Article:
"Were these rebels Chadians? Were they Janjaweed?" said Ibrahum Abdul Majaid, who witnessed the violence. "Maybe they were hired by the Sudanese government."

"There was also a Libyan, perhaps just a mercenary," added Philomena Santoro, who works for INTERSOS, an Italian humanitarian group that provides water and food to the refugee camps in the area. "Then again, maybe some of them were just bandits. We have a lot of that here in the lawless border, too."

More than 2 million displaced
The violence in Darfur has displaced more than 2 million civilians and forced nearly 250,000 into Chad. Tens of thousands of people have died in the conflict.

While the Bush administration labeled the atrocities in Darfur a genocide nearly two years ago, no solution has been found to stem the violence, an example of the world's inability to solve such crises, experts and human rights activists said.

The United States has proposed sending several hundred NATO advisers to support an African Union peacekeeping mission in Darfur. Sudan has rejected the idea as a Western invasion of a Muslim country, and some leaders have likened the scenario to the situation in Iraq. On Sunday, Osama bin Laden called for an Islamic holy war in Sudan, saying fighters should rise up against a Western peacekeeping force that would be sent to Darfur to protect African Muslims against government-backed Arab and Muslim fighters.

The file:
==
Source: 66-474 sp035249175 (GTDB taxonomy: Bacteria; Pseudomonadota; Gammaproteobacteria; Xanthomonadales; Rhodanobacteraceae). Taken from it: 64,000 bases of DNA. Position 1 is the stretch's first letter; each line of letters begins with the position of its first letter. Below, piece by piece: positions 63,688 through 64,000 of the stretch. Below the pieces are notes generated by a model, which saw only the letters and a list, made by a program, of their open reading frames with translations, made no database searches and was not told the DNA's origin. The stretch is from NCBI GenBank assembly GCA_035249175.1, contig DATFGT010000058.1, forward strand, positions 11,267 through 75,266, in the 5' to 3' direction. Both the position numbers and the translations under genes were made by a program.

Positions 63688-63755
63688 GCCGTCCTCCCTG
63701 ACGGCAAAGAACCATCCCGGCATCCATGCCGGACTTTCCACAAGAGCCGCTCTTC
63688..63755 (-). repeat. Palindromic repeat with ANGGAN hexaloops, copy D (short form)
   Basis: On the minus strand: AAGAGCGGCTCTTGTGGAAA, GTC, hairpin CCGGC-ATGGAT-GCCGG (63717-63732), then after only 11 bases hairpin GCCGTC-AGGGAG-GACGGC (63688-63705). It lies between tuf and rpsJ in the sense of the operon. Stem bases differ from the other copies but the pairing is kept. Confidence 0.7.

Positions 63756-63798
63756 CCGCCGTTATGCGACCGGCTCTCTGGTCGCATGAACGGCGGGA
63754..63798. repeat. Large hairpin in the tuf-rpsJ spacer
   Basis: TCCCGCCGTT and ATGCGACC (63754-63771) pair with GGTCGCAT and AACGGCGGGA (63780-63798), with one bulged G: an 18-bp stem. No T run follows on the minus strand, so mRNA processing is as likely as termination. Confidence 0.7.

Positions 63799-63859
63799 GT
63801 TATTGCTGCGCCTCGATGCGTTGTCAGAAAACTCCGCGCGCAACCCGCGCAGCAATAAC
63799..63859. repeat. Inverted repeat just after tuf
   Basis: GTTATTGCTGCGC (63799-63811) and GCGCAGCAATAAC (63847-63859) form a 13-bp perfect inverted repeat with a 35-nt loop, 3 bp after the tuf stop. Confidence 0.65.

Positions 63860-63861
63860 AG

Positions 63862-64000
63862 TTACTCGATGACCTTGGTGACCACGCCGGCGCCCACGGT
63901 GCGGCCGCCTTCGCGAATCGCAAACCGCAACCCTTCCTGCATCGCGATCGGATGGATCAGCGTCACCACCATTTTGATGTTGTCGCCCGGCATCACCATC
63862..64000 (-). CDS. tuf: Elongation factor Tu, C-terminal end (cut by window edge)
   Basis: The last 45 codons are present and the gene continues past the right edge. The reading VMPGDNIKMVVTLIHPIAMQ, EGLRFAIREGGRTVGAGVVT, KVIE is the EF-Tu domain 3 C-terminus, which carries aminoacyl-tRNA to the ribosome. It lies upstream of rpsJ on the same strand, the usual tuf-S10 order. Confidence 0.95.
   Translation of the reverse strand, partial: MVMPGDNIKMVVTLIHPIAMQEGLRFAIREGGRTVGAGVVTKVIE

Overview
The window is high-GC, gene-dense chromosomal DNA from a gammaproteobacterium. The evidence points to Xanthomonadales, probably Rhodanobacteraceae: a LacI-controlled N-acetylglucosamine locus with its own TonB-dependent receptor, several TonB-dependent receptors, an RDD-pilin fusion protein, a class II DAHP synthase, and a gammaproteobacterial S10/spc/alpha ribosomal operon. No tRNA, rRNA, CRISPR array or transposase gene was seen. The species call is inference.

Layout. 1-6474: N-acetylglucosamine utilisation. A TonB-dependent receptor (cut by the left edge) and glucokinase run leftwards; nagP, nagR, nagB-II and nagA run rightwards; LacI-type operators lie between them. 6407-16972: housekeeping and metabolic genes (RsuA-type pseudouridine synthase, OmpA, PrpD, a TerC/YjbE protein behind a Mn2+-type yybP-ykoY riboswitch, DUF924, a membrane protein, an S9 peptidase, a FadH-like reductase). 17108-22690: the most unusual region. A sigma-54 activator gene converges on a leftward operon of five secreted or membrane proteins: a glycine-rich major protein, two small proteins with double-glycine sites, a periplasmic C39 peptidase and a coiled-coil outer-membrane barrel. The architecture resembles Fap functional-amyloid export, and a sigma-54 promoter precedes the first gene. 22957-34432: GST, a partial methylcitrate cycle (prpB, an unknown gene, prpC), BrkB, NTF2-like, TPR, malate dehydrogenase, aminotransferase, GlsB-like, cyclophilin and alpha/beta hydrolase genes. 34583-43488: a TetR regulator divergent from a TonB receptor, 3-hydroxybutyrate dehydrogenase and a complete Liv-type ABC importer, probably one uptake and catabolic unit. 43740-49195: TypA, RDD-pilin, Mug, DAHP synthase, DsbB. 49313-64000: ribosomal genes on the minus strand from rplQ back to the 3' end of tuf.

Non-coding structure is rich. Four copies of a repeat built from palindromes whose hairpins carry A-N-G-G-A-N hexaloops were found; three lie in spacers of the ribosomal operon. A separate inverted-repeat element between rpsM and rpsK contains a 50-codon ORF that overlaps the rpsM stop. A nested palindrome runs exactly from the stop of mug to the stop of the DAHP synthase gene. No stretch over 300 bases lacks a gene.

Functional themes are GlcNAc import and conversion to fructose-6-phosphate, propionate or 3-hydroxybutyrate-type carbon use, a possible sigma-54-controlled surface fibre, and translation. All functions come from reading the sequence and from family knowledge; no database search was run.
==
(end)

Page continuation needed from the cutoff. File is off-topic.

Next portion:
The U.S. ambassador to Chad, Marc M. Wall, visited this border town Wednesday to reassure the population of the U.S. commitment to protecting them and to deciphering the situation. Chadian military officials told Wall that some of the rebels who drove through the town last week wore Sudanese government uniforms and did not speak French, as Chadians do.

"Information of aid, indirect or direct, by Sudan is troubling to us," Wall told a group of local leaders, adding that the situation was "fragile and dangerous."